Evers’ school funding partial veto may well hold up in court
UPDATE: Feb. 1, 2024
Gov. Tony Evers, in a move that made Wisconsin a national laughingstock, not long used what we called his Vampire Veto to increase school spending for the next 400 years.
Republicans this week introduced legislation setting in motion a referendum on a constitutional amendment that would outlaw such chicanery.
It will take a couple years to accomplish that, but it’s a very, very good idea for reasons we laid out last July.
I see that Greenland sharks can live 400 years — almost as long as Tony Evers’ spending plan for public schools.
Really. On both scores.
It’s hard not to laugh a little about the absurd state of our democracy and Wisconsin’s odd partial veto — though there are serious constitutional issues, and tax dollars, at stake.
Our governor, you likely have heard by now, is the talk of the nation for using his unique veto power to essentially try to lock in tax increases and big spending until sometime close to Armageddon. I don’t know if it’s the end of the world, exactly, given the fact there will be other governors down the road who will probably want to reverse course.
Plus, by the time his gambit to increase the per-pupil revenue cap each year by another $325 would play out fully in 2425, the impact will be practically meaningless due to inflation — if we even still have traditional schools by then.
Still, there could be a real impact over the next decade, and this should be the end of something — Wisconsin’s goofy gubernatorial partial veto. We need a constitutional amendment — an explicit one this time — to kill this thing once and for all.
Wisconsin has had some version of America’s craziest veto authority since 1930, when voters amended the constitution to give governors the power to veto budget bills “in whole or in part.” For 40 years after that, according to a Legislative Reference Bureau paper, the veto was rarely used. Then, in 1969, Gov. Warren Knowles issued 27 partial vetoes and set off decades of veto chicanery never intended or foreseen back in 1930.
Tommy Thompson was the king. In 1991, he issued 457 partial vetoes. But every governor since and a couple before have used it frequently as well:
- Gov. Patrick Lucey was the first to remove a single digit. In the 1973 biennial budget bill, he reduced a $25 million highway bonding authorization to $5 million by simply striking a “2.” He also struck the word “not” from a sentence and changed the floor on tourism spending to a cap — “the first time a Wisconsin governor used the partial veto to expressly reverse the intent of the Legislature,” according to the LRB paper.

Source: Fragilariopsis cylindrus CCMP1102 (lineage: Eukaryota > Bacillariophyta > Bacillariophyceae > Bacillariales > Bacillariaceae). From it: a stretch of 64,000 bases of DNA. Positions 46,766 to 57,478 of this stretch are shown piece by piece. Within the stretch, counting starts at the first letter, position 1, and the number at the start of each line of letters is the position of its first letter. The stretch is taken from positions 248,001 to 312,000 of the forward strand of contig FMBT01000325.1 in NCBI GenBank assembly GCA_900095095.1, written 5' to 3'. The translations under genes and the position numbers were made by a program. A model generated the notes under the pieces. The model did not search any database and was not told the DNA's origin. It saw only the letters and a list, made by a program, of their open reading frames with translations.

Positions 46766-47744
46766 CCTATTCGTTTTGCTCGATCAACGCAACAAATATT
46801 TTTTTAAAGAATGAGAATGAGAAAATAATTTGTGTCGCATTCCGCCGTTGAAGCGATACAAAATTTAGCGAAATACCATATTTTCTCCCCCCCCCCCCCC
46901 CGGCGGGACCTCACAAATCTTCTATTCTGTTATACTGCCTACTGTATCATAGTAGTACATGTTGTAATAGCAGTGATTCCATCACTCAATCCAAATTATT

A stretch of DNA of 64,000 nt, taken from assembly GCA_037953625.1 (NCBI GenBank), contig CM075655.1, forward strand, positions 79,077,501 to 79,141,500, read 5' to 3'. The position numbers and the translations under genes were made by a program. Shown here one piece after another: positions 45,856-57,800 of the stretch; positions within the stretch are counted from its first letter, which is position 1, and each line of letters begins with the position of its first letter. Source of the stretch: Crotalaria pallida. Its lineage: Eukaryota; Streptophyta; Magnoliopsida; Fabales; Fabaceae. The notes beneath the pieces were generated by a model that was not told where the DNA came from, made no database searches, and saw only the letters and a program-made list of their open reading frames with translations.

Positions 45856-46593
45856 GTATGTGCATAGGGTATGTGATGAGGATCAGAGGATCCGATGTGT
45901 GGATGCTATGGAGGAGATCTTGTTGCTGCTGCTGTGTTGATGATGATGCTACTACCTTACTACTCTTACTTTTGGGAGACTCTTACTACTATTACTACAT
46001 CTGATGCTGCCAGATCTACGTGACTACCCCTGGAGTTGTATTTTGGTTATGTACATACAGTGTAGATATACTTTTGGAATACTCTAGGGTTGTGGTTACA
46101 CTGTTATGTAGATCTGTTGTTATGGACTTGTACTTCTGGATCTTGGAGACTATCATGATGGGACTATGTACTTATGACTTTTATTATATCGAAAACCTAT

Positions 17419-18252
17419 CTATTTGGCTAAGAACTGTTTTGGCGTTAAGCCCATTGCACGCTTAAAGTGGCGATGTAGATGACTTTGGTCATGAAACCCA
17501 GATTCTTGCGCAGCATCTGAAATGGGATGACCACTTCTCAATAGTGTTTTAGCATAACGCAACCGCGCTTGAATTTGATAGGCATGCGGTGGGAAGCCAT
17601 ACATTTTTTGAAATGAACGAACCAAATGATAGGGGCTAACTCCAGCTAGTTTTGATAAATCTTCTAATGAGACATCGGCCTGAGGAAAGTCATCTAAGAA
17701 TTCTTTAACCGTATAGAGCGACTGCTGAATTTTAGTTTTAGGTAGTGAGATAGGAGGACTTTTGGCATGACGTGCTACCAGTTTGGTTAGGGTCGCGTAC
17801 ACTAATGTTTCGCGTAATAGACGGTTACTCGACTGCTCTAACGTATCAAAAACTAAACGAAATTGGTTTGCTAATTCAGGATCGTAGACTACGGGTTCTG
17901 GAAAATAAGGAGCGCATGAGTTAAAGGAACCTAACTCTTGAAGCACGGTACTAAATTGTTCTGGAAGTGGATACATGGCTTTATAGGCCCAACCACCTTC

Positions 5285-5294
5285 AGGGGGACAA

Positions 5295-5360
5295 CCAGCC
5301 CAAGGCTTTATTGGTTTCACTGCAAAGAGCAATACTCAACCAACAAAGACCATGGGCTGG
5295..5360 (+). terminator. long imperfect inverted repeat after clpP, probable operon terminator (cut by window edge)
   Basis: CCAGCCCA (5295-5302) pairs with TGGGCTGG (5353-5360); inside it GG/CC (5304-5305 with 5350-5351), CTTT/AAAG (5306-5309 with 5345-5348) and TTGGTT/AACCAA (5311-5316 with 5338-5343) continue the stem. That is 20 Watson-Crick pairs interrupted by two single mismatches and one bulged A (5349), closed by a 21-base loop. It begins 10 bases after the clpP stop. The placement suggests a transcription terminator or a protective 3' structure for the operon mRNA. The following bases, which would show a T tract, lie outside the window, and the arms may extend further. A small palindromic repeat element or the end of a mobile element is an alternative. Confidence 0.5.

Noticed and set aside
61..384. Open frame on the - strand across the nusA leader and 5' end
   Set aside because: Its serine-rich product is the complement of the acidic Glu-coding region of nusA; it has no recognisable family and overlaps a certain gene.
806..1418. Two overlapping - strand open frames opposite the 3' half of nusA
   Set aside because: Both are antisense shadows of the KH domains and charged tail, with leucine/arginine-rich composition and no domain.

- In 1983, Gov. Tony Earl turned a paragraph of five sentences with 121 words into one sentence with 22 words — thereby taking away Public Service Commission oversight of some waste disposal issues and prompting critics to label it the “Vanna White Veto.”
- In 2005, Gov. Jim Doyle pieced together 20 words from a 752-word passage to create a new sentence that essentially transferred $427 million from the transportation fund to schools — a creative use of the so-called “Frankenstein Veto.”
I’m not sure what we should call Evers’ manipulations. This last one is a monster of a different sort. Maybe the Vampire Veto — because if Evers gets his way it will live virtually forever. The Forever Veto doesn’t have the same ring to it — although it does have the virtue of being one letter away from the ForEvers Veto.
The veto doesn’t actually impact the budget Evers just signed. He struck a hyphen and two numbers from a passage that increased per-pupil revenue limits each of the next two years by $325. The change makes the increase run until 2425, but the tactic won’t have an impact until the next budget. Unless the courts shoot him down.
It’s unclear whether that will happen. The case law on veto authority is all over the place, and former Justice Dan Kelly, who was on the court the last time a partial veto was challenged, says the Evers veto extending school funding policy out 400 years will “probably not be struck down by this court” given the opinions last time around in Bartlett v. Evers.
But there is a tried-and-true remedy — the constitutional amendment.
Thompson’s aggressive use of the Vanna White Veto prompted the 1987 and 1989 legislatures to propose a constitutional amendment stating the governor may not create a new word by striking out individual letters and stringing together other letters. In 1990, voters approved the amendment by a 2-1 margin.
In response to Doyle’s creativity, the 2005 and 2007 legislatures proposed amending the constitution to ban the Frankenstein Veto, i.e., to prohibit governors from creating “a new sentence by combining parts of two or more sentences.” Over 70% of voters approved that amendment in 2008.
The way it stands now, governors can still veto some parts of a sentence but cannot link words or numbers across different sentences.
But given the history, Kelly notes, if we want to eliminate the partial veto as it is now used, an explicit constitutional amendment is “absolutely necessary.”
Legislators should start the process as soon as possible because, sharks and game show hosts and monsters aside, the partial veto makes a mockery of the legislative process, and of our state.
Mike Nichols is the President of the Badger Institute. Permission to reprint is granted as long as the author and Badger Institute are properly cited.
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